Cannibal insects get hungrier in a warming climate
Damselflies are similar to dragonflies, only smaller, and are found all over the world. They lay their eggs in the Spring on the stems of wet grass near ponds. In September, they emerge as damselflies, completing the annual cycle. But a new study by Denon Start, a Phd candidate from the Department of Ecology and Evolutionary Biology at the University of Toronto has found that rising temperatures are having a negative impact on that cycle.
Damselflies — already known to be cannibalistic — are eating other damselflies with greater frequency. Higher temperatures increase activity among damselflies, which also increases the number of encounters with other damselflies. More encounters results in increased instances of cannibalism. Also, as temperatures become warmer, the eggs hatch according to proximity to the pond. This results in some damselflies having as much as a two-week head start in terms of growth, which also increases the frequency of cannibalism. Among cannibals like damselflies, the smaller insects are very easy prey for the large.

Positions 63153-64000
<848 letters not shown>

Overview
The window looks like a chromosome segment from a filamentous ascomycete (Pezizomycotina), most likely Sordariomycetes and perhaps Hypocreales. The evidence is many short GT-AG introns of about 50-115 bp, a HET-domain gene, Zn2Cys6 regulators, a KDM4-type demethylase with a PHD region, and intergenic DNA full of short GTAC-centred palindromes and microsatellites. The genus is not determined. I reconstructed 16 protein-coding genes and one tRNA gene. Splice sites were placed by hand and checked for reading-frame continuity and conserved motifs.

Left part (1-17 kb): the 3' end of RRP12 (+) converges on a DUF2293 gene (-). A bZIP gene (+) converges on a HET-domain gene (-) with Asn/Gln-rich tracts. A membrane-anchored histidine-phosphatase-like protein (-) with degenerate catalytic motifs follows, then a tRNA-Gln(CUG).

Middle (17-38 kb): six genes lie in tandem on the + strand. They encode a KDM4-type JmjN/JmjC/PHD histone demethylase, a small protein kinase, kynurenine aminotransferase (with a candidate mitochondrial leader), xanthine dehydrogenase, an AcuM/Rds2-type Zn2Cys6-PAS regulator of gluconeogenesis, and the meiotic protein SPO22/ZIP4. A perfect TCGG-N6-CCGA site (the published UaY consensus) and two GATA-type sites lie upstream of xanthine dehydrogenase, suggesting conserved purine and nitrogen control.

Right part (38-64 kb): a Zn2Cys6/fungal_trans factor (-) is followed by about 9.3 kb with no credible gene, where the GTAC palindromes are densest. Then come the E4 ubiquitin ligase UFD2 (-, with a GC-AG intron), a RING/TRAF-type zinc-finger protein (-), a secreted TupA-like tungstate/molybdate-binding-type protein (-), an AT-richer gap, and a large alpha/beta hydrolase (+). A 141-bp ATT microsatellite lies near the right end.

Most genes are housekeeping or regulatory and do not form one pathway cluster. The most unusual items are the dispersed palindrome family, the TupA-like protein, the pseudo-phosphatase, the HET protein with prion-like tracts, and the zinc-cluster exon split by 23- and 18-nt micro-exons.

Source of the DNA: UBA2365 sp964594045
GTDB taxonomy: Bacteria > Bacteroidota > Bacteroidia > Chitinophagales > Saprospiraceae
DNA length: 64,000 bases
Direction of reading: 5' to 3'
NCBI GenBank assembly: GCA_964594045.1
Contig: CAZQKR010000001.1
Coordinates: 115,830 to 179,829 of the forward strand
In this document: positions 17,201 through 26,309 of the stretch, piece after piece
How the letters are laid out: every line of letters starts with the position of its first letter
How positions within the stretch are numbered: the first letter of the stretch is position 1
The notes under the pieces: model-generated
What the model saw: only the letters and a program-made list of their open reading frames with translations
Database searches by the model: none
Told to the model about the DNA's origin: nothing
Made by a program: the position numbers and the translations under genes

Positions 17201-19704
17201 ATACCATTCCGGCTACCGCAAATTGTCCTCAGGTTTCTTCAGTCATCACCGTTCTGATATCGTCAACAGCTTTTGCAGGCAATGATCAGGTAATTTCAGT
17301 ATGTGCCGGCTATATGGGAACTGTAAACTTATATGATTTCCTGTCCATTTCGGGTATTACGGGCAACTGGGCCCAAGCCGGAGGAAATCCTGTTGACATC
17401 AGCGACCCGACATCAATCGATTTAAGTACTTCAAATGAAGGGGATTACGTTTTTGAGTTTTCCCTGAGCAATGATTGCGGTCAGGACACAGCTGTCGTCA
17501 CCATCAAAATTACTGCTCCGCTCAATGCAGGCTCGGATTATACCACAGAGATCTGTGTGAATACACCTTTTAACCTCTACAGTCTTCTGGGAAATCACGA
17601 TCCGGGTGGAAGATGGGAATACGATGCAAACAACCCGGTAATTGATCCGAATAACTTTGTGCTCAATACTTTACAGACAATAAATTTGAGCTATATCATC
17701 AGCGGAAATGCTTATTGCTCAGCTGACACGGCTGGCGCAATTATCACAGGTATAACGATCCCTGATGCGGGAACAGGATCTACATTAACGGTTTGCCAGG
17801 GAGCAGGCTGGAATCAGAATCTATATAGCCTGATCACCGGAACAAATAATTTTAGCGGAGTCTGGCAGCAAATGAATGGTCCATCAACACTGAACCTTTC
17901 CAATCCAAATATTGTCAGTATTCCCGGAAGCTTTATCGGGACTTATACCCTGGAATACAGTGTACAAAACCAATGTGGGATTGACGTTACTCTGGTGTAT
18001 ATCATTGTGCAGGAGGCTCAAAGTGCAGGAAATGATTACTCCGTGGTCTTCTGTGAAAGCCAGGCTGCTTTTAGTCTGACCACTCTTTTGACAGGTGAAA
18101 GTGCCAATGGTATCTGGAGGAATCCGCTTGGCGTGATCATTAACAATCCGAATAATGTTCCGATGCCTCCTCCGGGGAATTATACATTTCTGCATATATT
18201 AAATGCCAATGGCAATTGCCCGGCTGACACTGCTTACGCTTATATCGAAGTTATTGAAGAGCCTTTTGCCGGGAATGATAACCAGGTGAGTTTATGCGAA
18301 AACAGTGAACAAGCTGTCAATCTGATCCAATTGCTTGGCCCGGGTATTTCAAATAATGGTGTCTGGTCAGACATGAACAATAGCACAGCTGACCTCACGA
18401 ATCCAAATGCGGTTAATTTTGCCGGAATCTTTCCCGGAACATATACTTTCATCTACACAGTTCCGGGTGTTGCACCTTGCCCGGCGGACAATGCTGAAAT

The researchers believe that an increase in cannibalism due to climate change may also be happening with many other species.